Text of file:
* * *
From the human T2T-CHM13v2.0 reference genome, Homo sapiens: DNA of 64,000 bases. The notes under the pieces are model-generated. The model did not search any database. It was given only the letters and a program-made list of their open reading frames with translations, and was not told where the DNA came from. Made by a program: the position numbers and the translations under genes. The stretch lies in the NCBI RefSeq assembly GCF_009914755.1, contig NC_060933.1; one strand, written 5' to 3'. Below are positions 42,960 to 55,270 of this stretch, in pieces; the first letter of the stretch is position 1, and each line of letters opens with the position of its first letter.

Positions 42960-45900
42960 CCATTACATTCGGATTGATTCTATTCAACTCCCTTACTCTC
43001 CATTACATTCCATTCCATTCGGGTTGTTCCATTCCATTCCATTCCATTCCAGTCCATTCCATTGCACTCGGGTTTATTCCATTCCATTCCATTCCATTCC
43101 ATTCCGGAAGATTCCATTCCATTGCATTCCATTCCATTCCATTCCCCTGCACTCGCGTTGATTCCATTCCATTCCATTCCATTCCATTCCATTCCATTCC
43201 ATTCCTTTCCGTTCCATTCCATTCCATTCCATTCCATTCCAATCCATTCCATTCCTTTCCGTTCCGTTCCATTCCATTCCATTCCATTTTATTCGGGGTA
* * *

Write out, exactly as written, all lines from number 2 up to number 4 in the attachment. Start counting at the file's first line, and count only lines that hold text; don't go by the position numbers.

Positions 42960-45900
42960 CCATTACATTCGGATTGATTCTATTCAACTCCCTTACTCTC
43001 CATTACATTCCATTCCATTCGGGTTGTTCCATTCCATTCCATTCCATTCCAGTCCATTCCATTGCACTCGGGTTTATTCCATTCCATTCCATTCCATTCC